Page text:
Professor Roy C. Page was one of the great pioneers of periodontal immunobiology. Iain Chapple, former EFP secretary general and current member of the federation’s workshop committee, pays tribute.
The expression “giant in their field” is perhaps frequently overused for people who are truly exceptional in their area of work, but it could not be more apt to describe Professor Roy Christopher Page.
I was shocked to hear from Bonnie and Ken Kornman in a taxi to the airport in Istanbul on 11 September this year — almost two years after Roy’s passing — that the periodontal world had lost such a great scientist and such a wonderful human being. They themselves had only recently discovered that Roy had passed away on 29 October 2020 in Springfield, Missouri (USA), where he had moved from Seattle with his wife Patricia in 2016.
The reason was very simple: Roy had been suffering from dementia in his later years and had disappeared from the periodontal scene, and Patricia had sadly passed away on 17October 2020, just 12 days before her husband. As the last surviving member of his family, there was no one to transmit the incredibly sad news.
Roy C. Page was born on a farm and to a farming family in 1932 in Campobello in South Carolina, one of 10 children, and was the first in his family to attend university, the majority of his siblings remained running the farm, which was a substantial business. He graduated with a Bachelor of Arts degree from Kentucky (Berea College) in 1953 and went on to attain his DDS from the University of Maryland in 1957.
He spent time in the US Navy on USS Randolph, an aircraft carrier, and then joined the US Naval Reserves (1964-1978). In his career, he practised general dentistry as well as private practice in Seattle 1963-1998, obtaining a specialist Certificate in Periodontology in 1963 and his PhD in 1967, both from the University of Washington.
Roy had a huge intellect and a very innovative and enquiring mind, and he was awarded a Doctor of Science degree in 1983 from Loyola University in Chicago. He became Professor of Pathology and Periodontics in Seattle and had a tremendous ability to generate grant funding for his research into the pathogenesis and immunobiology of periodontal diseases, with over $40 million in funding during his career. While he is perhaps best known for his work with Hubert Schroeder in defining the immunohistopathology of experimental gingivitis (the initial, early, established, and advanced lesions) — which is still pertinent today — his work was pioneering in so many other areas of periodontal immunobiology.
Roy pioneered the PreViser risk-assessment system with colleagues, translating his fundamental research into practical application. It was Roy who described “rapidly progressive periodontitis” for the first time, in 1983, and he also defined neutrophil and monocyte defects in localised juvenile periodontitis. In 1994. he developed and evaluated early vaccines against P.gingivalis in non-human primates. Roy also developed a cadre of high-quality scientists and explored fibroblast phenotypes in gingival overgrowth as well as being a key driver of periodontal epidemiology with Paul Eke, establishing case definitions for population surveys of periodontitis prevalence. His achievements are vast, and he was showered with awards, including the IADR Distinguished Scientist in Basic Research in Periodontal Diseases in 1977, the William Gies Award in 1982, and Worldwide Who's Who Professional of the Year in Medical Research in 2012. Roy served as president of both the American Association for Dental Research (AADR) and the International Association for Dental Research (IADR).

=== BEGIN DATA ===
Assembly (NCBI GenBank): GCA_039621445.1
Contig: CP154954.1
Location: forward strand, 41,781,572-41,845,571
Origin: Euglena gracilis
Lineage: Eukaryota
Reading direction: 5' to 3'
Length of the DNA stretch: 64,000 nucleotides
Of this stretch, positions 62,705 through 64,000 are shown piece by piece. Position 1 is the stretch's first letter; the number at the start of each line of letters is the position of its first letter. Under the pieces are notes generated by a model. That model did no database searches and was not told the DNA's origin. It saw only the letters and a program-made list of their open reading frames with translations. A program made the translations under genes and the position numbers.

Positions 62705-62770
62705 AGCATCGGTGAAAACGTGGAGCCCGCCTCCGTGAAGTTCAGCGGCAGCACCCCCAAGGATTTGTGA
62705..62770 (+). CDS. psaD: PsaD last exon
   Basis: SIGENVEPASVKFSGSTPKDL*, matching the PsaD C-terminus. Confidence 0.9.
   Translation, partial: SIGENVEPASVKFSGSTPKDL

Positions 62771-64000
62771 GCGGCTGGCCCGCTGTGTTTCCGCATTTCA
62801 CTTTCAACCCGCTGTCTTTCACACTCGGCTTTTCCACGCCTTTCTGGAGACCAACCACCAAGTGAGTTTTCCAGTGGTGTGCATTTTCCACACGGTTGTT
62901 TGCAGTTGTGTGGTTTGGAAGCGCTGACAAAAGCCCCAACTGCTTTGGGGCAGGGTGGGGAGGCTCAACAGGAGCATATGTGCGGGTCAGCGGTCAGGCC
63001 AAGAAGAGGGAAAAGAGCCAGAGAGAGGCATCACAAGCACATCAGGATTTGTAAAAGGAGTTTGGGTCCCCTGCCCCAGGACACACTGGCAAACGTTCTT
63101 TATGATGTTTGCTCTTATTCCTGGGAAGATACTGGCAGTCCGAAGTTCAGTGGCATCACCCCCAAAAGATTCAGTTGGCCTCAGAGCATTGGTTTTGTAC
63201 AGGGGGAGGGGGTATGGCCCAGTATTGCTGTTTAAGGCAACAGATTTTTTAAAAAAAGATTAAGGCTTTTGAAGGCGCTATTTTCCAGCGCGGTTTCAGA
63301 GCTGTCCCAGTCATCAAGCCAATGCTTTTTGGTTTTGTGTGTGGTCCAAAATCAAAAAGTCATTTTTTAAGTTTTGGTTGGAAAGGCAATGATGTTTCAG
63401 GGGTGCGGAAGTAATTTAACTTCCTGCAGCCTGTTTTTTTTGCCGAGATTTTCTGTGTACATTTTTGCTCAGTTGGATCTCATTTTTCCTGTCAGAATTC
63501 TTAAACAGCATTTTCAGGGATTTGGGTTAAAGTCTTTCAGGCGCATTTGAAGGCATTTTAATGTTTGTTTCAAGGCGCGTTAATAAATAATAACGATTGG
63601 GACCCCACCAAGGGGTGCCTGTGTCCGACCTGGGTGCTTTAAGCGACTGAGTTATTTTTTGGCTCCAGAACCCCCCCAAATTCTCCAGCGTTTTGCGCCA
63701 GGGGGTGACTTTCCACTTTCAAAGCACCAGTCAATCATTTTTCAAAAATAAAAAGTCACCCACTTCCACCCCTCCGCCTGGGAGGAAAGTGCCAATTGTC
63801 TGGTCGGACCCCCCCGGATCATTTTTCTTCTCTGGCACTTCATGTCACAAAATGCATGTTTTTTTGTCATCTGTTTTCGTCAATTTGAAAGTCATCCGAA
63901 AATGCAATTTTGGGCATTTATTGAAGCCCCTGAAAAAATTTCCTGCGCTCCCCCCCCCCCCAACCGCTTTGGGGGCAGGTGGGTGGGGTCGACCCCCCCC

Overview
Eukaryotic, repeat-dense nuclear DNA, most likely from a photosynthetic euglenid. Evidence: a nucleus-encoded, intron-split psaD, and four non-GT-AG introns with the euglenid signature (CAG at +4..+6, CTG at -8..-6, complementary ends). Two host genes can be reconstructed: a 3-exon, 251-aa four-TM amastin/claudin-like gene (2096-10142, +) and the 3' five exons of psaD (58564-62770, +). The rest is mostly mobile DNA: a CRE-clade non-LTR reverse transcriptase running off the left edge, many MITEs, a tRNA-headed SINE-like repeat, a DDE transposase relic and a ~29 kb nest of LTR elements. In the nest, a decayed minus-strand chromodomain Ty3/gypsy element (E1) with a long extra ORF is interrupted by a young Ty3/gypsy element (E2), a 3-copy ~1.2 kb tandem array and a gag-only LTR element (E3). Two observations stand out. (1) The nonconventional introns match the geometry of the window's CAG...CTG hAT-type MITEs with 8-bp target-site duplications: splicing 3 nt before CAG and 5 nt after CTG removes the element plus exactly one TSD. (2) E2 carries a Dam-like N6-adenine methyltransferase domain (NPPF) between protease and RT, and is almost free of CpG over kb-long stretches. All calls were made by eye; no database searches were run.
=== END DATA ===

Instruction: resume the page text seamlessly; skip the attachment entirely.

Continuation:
I have fond memories of Roy and Patricia staying with Liz and I at our home in 2009 during his last international lecture outing before retirement and being amazed by his love and knowledge of music, opera, literature, fine wines, gastronomy, and gardening — his passion in his early retirement years was his garden in Seattle. Roy Page was an immensely cultured man, generous with his time, kind, humble and a great story teller. Above all, he was a true gentleman and one of the great periodontal scholars in the history of our discipline, if not the greatest.
The EFP therefore wishes to remember Professor Roy Page with great fondness and to recognise him for his humanity and his incredible contribution to the field of periodontology. Roy Page’s legacy lives on through his students and his published works.